Not only have we helped clients who had photos shared to public shaming websites like TheDirty.com and CheatLand.com, but we have also seen clients subjected to inappropriate photoshopping. An otherwise innocent photo can be altered to appear less-than-innocent, leaving you to defend your reputation against baseless attacks and harassment.

How to Improve Your Privacy on Popular Social Media Websites


  • Consider making your content visible only to those on your friends list. There is also an option to only make photos available for your viewing only.
  • Avoid any ‘public’ settings.

Facebook privacy settings


  • Make your Twitter profile private so that only approved followers can view your content. This means your Tweets will not appear in search engine results.

Twitter privacy settings step 1

Twitter privacy settings step 2

Twitter privacy settings step 3


  • Change your privacy settings to ‘posts are private’ and only approved followers will be able to view your content.
  • Remember that even if your posts are private, users can still view your bio.

Instagram privacy settings step 1

Instagram privacy settings step 2

Instagram privacy settings step 3


  • Privacy settings can be changed regarding who can send you Snaps and who can view your Stories.
  • We suggest choosing that only friends can view your stories or you may want to create a custom list as to who can see your Stories to be even more secure.

Snapchat privacy settings

Reporting, Flagging, & Requesting Content Removal

Sometimes removing unwanted or defamatory content is as simple as reporting or flagging the content to the website. The terms, “flagging” and “reporting” are interchangeable depending on the platform, but ultimately mean the same thing.

This method is not always successful but can be helpful when trying to remove content that violates the platform’s terms of service or community standards.


How to Report & Flag Content

Before flagging or reporting content, it helps to review the platform’s policies or terms and conditions. This way, when you flag content, you can explain how the content breaks the platform’s rules and why it should be removed. Because first attempts to get defamatory material and content removed from a platform can make subsequent attempts more difficult, it is imperative to do your homework. Like most situations in life, you may not get a second chance to make a first impression.

For instance, be prepared to explain how the defamatory statement or content violates the platform’s standards (does it contain nudity, racism, or bullying?). If the post defames you or your business, explain how and why the content is defamatory (i.e., the commenter is a competitor and was never a customer of your business, so their content is fake).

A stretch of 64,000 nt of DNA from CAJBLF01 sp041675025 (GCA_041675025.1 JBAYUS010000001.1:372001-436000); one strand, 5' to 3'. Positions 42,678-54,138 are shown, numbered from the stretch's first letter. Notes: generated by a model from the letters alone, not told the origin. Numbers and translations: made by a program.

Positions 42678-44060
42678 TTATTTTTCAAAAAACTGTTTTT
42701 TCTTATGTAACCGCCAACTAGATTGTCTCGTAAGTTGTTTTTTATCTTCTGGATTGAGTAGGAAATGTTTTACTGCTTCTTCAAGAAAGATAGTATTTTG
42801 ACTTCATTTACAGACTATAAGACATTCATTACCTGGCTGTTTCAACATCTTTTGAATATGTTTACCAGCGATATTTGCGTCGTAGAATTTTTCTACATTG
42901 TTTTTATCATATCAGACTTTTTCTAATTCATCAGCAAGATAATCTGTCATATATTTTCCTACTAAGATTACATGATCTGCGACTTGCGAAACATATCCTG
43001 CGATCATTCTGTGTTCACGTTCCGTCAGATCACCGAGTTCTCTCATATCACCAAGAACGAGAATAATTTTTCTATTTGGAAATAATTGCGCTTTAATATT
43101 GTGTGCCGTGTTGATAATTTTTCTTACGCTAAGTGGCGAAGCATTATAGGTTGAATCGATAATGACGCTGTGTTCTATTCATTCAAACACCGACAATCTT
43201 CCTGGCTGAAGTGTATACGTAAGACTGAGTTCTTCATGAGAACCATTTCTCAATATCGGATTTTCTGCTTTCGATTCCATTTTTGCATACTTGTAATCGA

Also, identify if the post reveals your private personal information such as your home address or social security number. The more information you can provide the platform regarding the rule-breaking content, the better your chances of removal.

Granted, reporting or flagging content does not work 100% of the time because content moderators are not attorneys or defamation experts. Most of the time they will not take a legal stance (unless the content is obviously illegal like child pornography) but it is worth a try.

You should always preserve or save a copy of the content before reporting in case you need a copy in the future. If you are not successful, there are other ways to remove content from the Internet. If the content is serious, was posted anonymously, or you have concerns about reposts, that is often a sign that you will need professional help.

For more details about how to report defamatory content on Facebook, check out our article, “How to Report Slander and Libel on Facebook.”

Requesting Removal

Sometimes getting negative content removed is as simple as requesting its removal. As long as you kindly and ask the original poster to remove the content, the worst they can do is say no.

Of course, not all content posters are cooperative, but some are, and that makes this free strategy worthwhile. The most important thing to remember is to remain professional and courteous – do not give the original poster any fodder to use against you (or a reason to be confrontational).

Use Free Gating Tools

A gating tool is a free form of relief that you can ask for directions from the website where the content was posted. Gating tools are a preventative measure for website hosts to block or remove any negative reviews that are submitted in the future. It is best to reserve this type of request for extreme cases of defamation and libel where you are being attacked by a person (or multiple people).

Gating tools are most likely to be successful if you have multiple reviews that say the same thing in a short period of time. In general, many similar negative reviews in a short timeframe indicate that just one person may be behind the attacks.

If you are a business owner, like a doctor with your own practice and you are experiencing negative or fake reviews, gating tools can be helpful to remove defamatory reviews. They also may prevent future negative “attack” reviews.

Gating tools, like most other free tools for combating online defamation of character, only work when others are willing to cooperate with you. The best chance for using these tools successfully revolves around a courteous dialogue. Website hosts hold the power to help you and you do not want to anger them by making threats or demands.